In California, lost profits may be considered direct damages when the profits are “part and parcel of the contract itself.” Lewis Jorge, 34 Cal. 4th at 971. The California Supreme Court has explained that lost profits from collateral agreements often constitute direct damages in cases involving crops, goods intended for resale, or an agreement creating an exclusive sales relationship. Id. at 971–72. In those cases, the “likelihood of lost profits from related or derivative transactions is so obvious . . . that the breaching party must be deemed to have contemplated them at the inception of the contract.” Id.
More commonly, though, lost profits are considered to be consequential rather than direct damages. Lewis Jorge, 34 Cal. 4th at 975 (citing 3 Dobbs, Law of Remedies (2d ed. 1993) § 12.4(3), pp. 76-77). And consequential damages can include profits expected from collateral agreements with third parties. See Hydraform Products Corp. v. Am. Steel & Aluminum Corp., 127 N.H. 187, 199–200, 498 A.2d 339, 346-47 (New. Hamp. 1985) (“As a general rule, loss in the value of a business as a going concern, or loss in the value of its good will, may be recovered as an element of consequential damages.”); CR-RSC Tower I, LLC v. RSC Tower I, LLC, 429 Md. 387, 407-08, 56 A.3d 170, 182 (2012) (noting that damages are consequential “when lost profits are claimed for lost income from business operations that would have been made but for the breach”); Airlink Commc'ns, Inc. v. Owl Wireless, LLC, No. 3:10 CV 2296, 2011 WL 4376123, at *3 (N.D. Ohio Sept. 20, 2011) (concluding that lost profits are consequential when they are “contingent upon third-party agreements” not directly tied to the contract that has been breached); cf. DaimlerChrysler Motors Co., LLC v. Manuel, 362 S.W.3d 160, 185 (Tex. App. 2012) (“And it bears repeating that lost profits are not per se consequential damages solely because there will be a subsequent sale to third parties.”).
Proving Lost Profits
So far, so good. But just because damages are definable does not mean they are recoverable. Indeed, lost profits are available only if they are proximately caused by the specific breach of the defendant. Postal Instant Press, Inc. v. Sealy, 43 Cal. App. 4th 1704, 1709 (1996); see also Brandon & Tibbs v. George Kevorkian Accountancy Corp., 226 Cal. App. 3d 442, 457 (1990) (“The only prerequisite to recovery of lost profits is proximate causation: the lost profits must be the natural and direct consequences of the breach.”); Ash, 223 Cal. App. 4th at 1270 (finding that lost profits must “flow directly and necessarily” from the breach). In other words, the breaching party “is only liable to place the non-breaching party in the same position as if the specific breach had not occurred.” Postal Instant Press, Inc., 43 Cal. App. 4th at 1709.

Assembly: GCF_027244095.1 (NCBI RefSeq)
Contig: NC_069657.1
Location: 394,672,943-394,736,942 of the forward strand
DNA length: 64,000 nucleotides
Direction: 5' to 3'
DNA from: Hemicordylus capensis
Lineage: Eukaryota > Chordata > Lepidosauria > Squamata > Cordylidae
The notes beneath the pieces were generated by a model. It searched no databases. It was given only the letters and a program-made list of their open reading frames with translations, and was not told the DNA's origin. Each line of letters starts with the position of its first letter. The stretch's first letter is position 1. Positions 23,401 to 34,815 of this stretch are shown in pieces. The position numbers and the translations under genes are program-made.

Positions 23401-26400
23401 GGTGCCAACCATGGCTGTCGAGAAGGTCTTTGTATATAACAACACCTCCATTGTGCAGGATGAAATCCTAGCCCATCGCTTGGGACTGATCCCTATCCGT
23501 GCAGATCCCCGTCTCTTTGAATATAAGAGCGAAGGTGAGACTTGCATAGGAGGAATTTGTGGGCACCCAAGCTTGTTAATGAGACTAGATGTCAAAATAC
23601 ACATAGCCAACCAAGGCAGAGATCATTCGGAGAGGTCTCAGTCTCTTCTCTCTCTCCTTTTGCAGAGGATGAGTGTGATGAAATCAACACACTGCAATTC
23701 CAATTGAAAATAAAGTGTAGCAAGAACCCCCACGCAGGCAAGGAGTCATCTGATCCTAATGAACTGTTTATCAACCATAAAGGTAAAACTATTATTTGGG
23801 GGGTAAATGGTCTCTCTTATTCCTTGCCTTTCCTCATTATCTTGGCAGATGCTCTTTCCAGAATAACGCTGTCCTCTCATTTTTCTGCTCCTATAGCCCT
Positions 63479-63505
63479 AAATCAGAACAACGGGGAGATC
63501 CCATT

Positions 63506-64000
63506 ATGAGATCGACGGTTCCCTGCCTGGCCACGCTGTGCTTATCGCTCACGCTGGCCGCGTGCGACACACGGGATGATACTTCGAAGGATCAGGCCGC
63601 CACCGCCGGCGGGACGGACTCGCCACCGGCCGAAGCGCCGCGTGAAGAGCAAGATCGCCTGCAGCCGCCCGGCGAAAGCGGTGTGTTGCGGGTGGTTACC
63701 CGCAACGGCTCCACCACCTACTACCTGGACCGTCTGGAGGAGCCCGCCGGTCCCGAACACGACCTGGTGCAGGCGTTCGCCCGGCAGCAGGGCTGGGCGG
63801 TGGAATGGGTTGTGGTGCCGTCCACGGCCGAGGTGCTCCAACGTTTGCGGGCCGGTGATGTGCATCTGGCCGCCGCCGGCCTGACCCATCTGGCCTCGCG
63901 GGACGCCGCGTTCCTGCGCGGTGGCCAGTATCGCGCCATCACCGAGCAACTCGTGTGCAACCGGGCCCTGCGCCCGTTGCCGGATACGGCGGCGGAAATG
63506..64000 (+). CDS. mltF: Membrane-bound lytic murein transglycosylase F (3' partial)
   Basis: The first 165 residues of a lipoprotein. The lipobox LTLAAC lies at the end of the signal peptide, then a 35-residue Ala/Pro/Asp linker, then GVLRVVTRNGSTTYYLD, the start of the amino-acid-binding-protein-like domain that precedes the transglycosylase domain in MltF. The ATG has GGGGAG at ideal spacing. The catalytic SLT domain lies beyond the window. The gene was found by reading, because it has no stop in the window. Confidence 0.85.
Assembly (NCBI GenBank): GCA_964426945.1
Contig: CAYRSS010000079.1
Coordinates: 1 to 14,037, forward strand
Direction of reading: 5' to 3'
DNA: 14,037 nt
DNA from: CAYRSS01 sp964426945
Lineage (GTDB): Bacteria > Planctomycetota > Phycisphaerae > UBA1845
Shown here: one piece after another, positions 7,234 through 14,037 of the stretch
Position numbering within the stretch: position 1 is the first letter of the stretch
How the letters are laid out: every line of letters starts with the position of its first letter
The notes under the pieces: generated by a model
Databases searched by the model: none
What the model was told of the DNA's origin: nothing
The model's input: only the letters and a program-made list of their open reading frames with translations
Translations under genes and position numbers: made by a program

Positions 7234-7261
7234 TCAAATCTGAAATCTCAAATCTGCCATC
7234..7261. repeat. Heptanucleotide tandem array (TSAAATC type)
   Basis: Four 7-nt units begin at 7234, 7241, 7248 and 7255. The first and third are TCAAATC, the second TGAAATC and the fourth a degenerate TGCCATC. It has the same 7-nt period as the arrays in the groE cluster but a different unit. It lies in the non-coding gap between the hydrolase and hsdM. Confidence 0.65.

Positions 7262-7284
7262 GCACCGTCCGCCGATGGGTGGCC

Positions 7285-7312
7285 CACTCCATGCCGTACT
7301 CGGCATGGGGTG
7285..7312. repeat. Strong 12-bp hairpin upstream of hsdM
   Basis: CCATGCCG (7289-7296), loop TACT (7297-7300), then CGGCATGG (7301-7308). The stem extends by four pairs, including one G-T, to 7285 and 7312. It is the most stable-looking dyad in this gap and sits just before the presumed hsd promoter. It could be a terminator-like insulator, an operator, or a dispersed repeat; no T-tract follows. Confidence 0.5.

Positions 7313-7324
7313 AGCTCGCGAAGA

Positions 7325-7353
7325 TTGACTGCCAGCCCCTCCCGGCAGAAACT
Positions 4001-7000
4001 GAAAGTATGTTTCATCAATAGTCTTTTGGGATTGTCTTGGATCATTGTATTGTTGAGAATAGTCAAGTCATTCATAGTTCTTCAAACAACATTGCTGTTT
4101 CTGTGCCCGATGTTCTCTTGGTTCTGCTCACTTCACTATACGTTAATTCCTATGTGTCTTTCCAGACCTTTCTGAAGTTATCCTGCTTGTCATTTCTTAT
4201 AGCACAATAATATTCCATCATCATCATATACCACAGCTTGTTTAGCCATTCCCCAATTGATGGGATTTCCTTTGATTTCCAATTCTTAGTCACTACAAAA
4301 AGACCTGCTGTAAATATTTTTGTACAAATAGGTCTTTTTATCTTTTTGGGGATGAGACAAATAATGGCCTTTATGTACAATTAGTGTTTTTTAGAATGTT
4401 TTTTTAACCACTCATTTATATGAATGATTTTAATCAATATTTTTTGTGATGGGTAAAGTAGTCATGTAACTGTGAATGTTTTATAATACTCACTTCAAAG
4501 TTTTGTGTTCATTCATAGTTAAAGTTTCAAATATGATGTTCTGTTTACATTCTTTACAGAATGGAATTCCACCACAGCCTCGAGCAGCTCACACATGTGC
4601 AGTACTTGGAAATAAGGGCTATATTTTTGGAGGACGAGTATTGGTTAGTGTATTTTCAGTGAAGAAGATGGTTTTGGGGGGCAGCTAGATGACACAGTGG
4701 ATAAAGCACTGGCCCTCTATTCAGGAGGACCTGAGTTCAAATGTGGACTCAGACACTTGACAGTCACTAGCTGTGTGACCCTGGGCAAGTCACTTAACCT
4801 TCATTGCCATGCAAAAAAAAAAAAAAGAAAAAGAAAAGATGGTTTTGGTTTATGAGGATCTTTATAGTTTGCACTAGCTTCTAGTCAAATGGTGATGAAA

Also, and the core question on recoverability, lost profits damages must be proven with “reasonable certainty.” Sargon Enterprises, Inc. v. Univ. of S. Cal., 55 Cal. 4th 747, 775 (2012). Future profits cannot be recovered where they depend on future contracts that are “uncertain or speculative.” Food Safety Net Servs. v. Eco Safe Sys. USA, Inc., 209 Cal. App. 4th 1118, 1132 (2012) (“[L]ost anticipated profits cannot be recovered if it is uncertain whether any profit would have been derived at all from the proposed undertaking”). Generally, damages for future profits of an unestablished business are not recoverable because such profits are “uncertain, contingent and speculative.” Sargon, 55 Cal. 4th at 775; Shade Foods, Inc. v. Innovative Products Sales & Mktg., Inc., 78 Cal. App. 4th 847, 890 (2000), as modified on denial of reh'g (Mar. 29, 2000) (noting that for new businesses, the “absence of income and expense experience renders anticipated profits too speculative to meet the legal standard of reasonable certainty”).
Answering the question of whether lost profits damages are direct or consequential will almost always require a fact-intensive analysis. The answer to these questions will help guide the way:
What were the parties expecting when they entered into the contract?
Was the ultimate loss claimed one that the contracting parties actually or reasonably should have expected?
Are the damages claimed a “natural result of the breach,” and do they flow “directly and necessarily from the breach?”
Or rather do the damages spring from “circumstances that are particular to the contract or the parties?”
Were the lost profits damages caused by the specific breach alleged to have been committed by the specific defendant?
When it comes time to proving up lost profits damages, the following should be considered:
Is there a limitation of liability clause in the contract precluding recovery of consequential (lost profits) damages?
Are the lost profits damages inherently speculative, or is there a sound basis for calculating them, such as historical profits or comparable performance by comparable companies?
Keywords: litigation, business torts, lost profits, direct damages, consequential damages